Steuben blanket ministry thrives - Catholic Courier

Steuben blanket ministry thrives

After Joan Coleman read a June 19 Courier article about a new prayer-blanket ministry in Tioga County, she felt it would be fitting to remind folks that Steuben County, also, has such an outreach.

This ecumenical effort, known as the “Sew Sews Prayer Blanket Ministry,” has existed since 2000, producing more than 325 blankets for people who are critically ill.

“Everyone who receives these blankets, they just love them,” Coleman said.

Coleman, a parishioner at Our Lady of the Valley (St. Ann’s, Hornell; St. Ignatius Loyola, Hornell; St. Joachim’s, Canisteo; and St. Mary’s, Rexville), said she looked into starting a local prayer-blanket ministry after hearing about one in California. She hatched the idea to Ellen Bush, a member of the United Methodist Church in Canisteo, and they quickly gained volunteers — as well as blanket requests — by placing bulletin notices at churches of various denominations.

“The thing grew like crazy,” Coleman remarked.

A core group of eight people regularly attend the monthly meetings at Canisteo’s United Methodist Church, with Coleman and Bush serving as co-coordinators. Members gather to wash, dry, cut, pin and sew the materials together, often taking the blankets home to finish them. Several additional volunteers, including some men, assist in sewing from home as well.

“We have all denominations come to our meetings — Methodist, Presbyterian, Lutheran, Jewish,” Coleman said. “I think it’s kind of neat, really, when we hold our hands to say our prayer. It just gives you chills that we’re all denominations praying for one thing.”

The prayer goes as follows: “Pour upon us, O Lord, the spirit of brotherly kindness and love, and let us be an instrument of your healing and let our prayers become part of the fabric, saturating each thread to bring healing with each stitch. Please comfort and cover the recipient with your love through this blanket.”

Each blanket is 45 inches square, consisting of cotton on one side and flannel on the other. Coleman noted that blankets are tailored to the age and gender of each recipient. “A masculine blanket would be a plaid or darker pattern; a feminine would be a printed and perhaps flowered pattern; and a juvenile would be a fabric with ducks, bears or other child-like pattern,” she said.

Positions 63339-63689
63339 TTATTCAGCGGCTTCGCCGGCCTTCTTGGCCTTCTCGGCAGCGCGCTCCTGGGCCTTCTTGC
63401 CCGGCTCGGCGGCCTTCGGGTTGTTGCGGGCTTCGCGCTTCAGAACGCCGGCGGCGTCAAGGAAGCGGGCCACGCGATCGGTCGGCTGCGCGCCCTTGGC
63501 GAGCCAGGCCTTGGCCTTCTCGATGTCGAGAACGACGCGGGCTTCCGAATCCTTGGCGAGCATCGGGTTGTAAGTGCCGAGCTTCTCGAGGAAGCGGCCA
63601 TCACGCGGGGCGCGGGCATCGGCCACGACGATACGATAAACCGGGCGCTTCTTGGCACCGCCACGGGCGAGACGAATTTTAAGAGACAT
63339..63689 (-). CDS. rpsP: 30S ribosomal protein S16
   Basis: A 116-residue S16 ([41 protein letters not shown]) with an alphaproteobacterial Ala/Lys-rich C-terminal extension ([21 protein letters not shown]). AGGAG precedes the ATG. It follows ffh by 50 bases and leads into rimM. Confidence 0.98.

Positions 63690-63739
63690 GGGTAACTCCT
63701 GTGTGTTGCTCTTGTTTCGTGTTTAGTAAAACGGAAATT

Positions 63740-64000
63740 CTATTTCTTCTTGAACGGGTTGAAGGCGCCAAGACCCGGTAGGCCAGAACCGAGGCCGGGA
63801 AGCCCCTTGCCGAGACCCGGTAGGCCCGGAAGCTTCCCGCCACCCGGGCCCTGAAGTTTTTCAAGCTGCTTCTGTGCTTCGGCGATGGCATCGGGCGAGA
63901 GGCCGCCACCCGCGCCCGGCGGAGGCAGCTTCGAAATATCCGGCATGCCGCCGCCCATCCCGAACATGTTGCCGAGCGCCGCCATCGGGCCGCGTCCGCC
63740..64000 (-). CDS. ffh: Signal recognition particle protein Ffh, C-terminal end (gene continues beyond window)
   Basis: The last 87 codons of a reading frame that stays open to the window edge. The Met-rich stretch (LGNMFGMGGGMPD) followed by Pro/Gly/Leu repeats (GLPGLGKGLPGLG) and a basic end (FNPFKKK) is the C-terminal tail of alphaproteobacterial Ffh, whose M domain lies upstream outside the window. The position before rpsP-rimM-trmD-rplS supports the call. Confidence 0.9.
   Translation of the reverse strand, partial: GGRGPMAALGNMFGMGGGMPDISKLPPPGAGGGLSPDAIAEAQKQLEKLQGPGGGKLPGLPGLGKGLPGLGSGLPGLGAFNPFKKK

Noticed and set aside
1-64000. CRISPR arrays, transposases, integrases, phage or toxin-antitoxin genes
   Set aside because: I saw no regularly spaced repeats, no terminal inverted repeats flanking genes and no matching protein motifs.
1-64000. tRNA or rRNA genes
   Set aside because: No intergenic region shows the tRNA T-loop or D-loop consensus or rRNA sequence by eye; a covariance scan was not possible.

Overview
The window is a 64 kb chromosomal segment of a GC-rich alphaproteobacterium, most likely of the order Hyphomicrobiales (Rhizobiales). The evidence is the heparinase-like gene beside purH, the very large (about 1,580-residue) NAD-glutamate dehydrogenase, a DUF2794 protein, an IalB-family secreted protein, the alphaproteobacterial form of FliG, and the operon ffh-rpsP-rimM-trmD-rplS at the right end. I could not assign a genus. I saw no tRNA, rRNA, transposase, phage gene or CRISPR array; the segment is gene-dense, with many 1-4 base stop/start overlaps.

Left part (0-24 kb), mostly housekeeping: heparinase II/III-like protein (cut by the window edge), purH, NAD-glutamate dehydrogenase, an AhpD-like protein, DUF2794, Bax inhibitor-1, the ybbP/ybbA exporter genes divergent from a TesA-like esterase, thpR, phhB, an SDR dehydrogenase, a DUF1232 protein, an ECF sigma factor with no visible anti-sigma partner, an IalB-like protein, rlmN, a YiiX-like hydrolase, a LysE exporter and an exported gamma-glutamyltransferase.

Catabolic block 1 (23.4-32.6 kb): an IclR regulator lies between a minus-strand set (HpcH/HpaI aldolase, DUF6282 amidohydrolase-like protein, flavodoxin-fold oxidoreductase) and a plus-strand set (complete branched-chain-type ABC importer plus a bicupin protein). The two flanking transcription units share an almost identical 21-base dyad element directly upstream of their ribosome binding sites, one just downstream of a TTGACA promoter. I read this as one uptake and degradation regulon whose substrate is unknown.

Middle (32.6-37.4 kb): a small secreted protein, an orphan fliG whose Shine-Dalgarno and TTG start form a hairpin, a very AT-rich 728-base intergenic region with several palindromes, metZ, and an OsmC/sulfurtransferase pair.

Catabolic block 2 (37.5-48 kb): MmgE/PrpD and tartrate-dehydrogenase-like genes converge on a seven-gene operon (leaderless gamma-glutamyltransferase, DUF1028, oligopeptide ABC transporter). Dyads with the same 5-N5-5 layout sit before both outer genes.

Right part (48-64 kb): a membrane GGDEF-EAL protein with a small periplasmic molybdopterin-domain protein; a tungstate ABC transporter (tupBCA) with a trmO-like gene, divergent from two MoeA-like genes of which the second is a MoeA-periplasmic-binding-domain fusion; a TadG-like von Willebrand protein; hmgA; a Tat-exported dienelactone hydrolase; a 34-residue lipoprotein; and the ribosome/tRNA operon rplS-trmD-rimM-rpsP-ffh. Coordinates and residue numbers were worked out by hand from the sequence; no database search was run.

Before being distributed, each finished blanket is blessed by a clergy member. Coleman said the blankets are earmarked for people with serious illnesses — as opposed to somebody who, for instance, has broken an arm and will recover. Otherwise, Coleman explained, it would be difficult to fulfill the volume of requests.

There is no charge for the blankets; the ministry relies on cash gifts as well as donations of blanket material. Coleman said that many donations come from families of previous blanket recipients.

Attached to each blanket is a brochure explaining the ministry. Although the great majority of blankets are distributed in the Canisteo Valley, Coleman said the Sew Sews Ministry has sparked similar outreaches as far away as Long Island, Texas and California.

“It’s very self-satisfying,” Coleman said of the ministry. “It makes you feel as if you’re doing something good. I think we all feel that way. The stories — about how people take these into the hospital and won’t let go of them, and want to take them into the casket — it pulls at your heartstrings and keeps you going.”

EDITOR’S NOTE: To obtain a blanket or make a donation to the Sew Sews Prayer Blanket Ministry, contact Joan Coleman at 607/324-3131 or jcoleman@infoblvd.net, or Ellen Bush at 607/698-2133 or jeb@infoblvd.net.

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